In addition to the usual unboxing pictures, we have an unboxing video too.

With an ultra-glossy black top and white body, the Sony NSZ-GT1 is a handsome Blu-ray player that will stand out in the A/V stack. While I would have preferred an all-black option to better blend in, my only real concern with the player’s design is that its dimensions and shape limits stackablity. This negates any orientation advantage provided by the slot loading optical drive. The front of the player holds a power button, optical drive, a USB port, connect and eject button. After turning the device around, we find the port for the infrared (IR) blasters, an HDMI input (limited to stereo PCM audio), S/PDIF (TOSLINK) and HDMI output, 10/100/1000 Ethernet, a fan, three USB ports and power input.

After removing the cover, we can see that the NSZ-GT1 uses two fans; one in the back and another by the front USB port. The fans are very quiet so they are not a cause for concern, but the large optical drive is quite loud during load and seek operations. Almost half of the size of the player is taken by the optical drive with the other half occupied by the passively cooled CE4100 and motherboard. Given that the device cannot be stored vertically, I would have traded the drive for a sleeker, smaller chassis more like Sony’s other Blu-ray players.

The included remote is actually a small RF keyboard (placed on a CD case below) with a D-pad located on the top left and a touch pad on the top right. For the most part, I found it easy to use with two hands and really enjoyed that line-of-site was not required to drive the player.

The most significant issue I had with the remote was with the touchpad; which is very difficult to use with any accuracy. A trackball would have been a much better choice. Fortunately, outside of web browsing there are not many scenarios where mouse control is critical so the impact of this design decision is limited, but there are some other annoyances also worth noting:

  • Key modifiers (Fn/Ctrl/Shift/Alt) are not “sticky” like a mobile phone keyboard, which makes one handed use impossible and inconsistent with existing consumer norms for thumb keyboards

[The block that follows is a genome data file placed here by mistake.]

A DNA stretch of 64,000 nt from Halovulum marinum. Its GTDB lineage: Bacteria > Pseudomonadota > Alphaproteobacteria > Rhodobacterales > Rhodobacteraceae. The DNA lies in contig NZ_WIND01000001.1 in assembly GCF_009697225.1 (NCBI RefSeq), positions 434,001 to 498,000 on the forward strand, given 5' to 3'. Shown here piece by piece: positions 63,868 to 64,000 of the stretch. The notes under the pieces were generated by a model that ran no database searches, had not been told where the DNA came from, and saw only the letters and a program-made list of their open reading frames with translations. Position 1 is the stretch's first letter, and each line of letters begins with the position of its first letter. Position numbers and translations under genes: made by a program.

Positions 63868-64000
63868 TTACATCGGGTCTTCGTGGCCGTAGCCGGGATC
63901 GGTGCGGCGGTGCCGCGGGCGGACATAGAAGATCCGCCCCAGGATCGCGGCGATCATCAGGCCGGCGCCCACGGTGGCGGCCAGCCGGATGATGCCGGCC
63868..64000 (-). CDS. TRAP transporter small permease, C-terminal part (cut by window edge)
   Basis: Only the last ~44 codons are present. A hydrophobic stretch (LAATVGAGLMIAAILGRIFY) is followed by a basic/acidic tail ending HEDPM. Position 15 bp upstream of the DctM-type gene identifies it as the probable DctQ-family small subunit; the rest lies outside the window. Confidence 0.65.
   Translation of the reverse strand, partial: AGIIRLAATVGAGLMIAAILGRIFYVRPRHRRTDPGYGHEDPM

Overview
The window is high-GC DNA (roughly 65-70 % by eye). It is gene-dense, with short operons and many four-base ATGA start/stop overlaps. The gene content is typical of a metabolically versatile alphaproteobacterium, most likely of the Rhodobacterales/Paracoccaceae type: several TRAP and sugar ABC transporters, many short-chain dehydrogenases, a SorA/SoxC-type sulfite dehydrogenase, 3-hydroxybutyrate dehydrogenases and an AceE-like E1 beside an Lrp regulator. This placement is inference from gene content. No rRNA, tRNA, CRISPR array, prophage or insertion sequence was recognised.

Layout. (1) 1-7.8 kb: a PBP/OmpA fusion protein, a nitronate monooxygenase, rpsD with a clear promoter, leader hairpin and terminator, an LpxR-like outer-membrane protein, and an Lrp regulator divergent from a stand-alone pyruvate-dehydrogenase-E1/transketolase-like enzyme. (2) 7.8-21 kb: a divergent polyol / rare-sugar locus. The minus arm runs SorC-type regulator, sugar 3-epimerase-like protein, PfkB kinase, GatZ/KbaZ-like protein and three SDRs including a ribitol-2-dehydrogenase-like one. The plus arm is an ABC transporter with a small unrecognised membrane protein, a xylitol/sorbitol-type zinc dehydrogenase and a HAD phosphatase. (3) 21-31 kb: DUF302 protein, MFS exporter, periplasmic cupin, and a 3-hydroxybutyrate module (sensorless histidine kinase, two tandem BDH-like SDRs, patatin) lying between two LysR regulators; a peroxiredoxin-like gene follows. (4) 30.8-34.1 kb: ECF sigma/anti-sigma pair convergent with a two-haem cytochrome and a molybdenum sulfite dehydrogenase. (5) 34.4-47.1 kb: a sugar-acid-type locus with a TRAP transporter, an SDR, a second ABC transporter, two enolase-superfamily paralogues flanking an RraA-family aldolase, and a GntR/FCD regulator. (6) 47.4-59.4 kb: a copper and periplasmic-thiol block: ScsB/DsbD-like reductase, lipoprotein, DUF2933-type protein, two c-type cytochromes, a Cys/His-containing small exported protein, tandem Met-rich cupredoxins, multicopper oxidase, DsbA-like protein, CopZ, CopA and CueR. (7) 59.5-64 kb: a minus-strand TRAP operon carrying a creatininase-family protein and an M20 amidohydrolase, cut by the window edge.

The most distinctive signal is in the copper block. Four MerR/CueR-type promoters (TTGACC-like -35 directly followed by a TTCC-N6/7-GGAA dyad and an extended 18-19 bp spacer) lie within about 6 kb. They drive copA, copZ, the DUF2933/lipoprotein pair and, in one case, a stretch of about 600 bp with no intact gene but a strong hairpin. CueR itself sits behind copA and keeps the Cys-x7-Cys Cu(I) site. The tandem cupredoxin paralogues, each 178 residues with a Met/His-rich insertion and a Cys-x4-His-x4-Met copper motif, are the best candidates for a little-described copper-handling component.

• Disc Player specific buttons (i.e. top menu, audio, eject, etc.) are not dedicated keys and require “Fn” plus the other key to operate
  • Mouse control does not work on Blu-ray and some of the other menus creating an inconsistent user experience
  • The effectiveness of transport controls is inconsistent: working in some scenarios like disc/video playback but not in others
  • No backlight makes it impossible to use in low-light environments

The remote also includes IR capability to control the TV and audio video receiver (AVR) so it can act as a quasi-universal remote, but there are some serious usability limitations to managing the other components in this way. The main problem is that a specific function cannot be assigned to one device (i.e. the AVR controls volume), but also because specific knowledge of the environment and the limitations of the remote are required to make everything work—which seriously limits SAF (Spouse Acceptance Factor). Ideally, an IR receiver and basic navigational functionality should be possible with a true universal remote to at least get the device and necessary components powered on and set to the correct input.

For example, to turn on the GTV and other the devices:

  1. Turn on TV by pressing “TV I/O”
  2. Check that “AMP” is not selected
  3. Turn on NSZ-GT1 by pressing “BD/EXT I/O”
  4. Press “AMP”
  5. Turn on AVR by pressing “BD/EXT I/O”
  6. Use the AVR remote to select the correct input on the AVR

Those fortunate enough to have an HDMI CEC enabled AVR and TV can fix the muddled experience, because the device actually works very well with CEC as long as you assign it to the “Cable TV” input (using another input on the AVR may also work depending on whether the cable/satellite STB is CEC enabled) on the AVR and setup the TV to link volume control with the AVR. In this configuration, turning on the device with “BD/EXT I/O” will also turn on the AVR and TV as well as selecting the correct input automatically; to turn everything off simply press “TV I/O”. This feature was especially convenient when watching a Blu-ray movie, where inserting the disk into the player while “Off” would turn on the device as well as handling everything else required to enjoy the movie without any additional user intervention.

For those who cannot live with the Sony remote, you can swap in a USB wireless keyboard. Obviously the more specific keys may not have a direct map, but I found the similarly sized Lenovo N5901 more than adequate to fill the gap for traditional web browsing. That said, using the “Scroll” left trigger button with the regular remote’s touchpad to move around web pages made the experience tolerable, and I have to wonder if many users will continue to use the browser after the novelty wears off.

Besides the remote a manual, power adapter, two headed IR blaster and HDMI cable are also included with the player.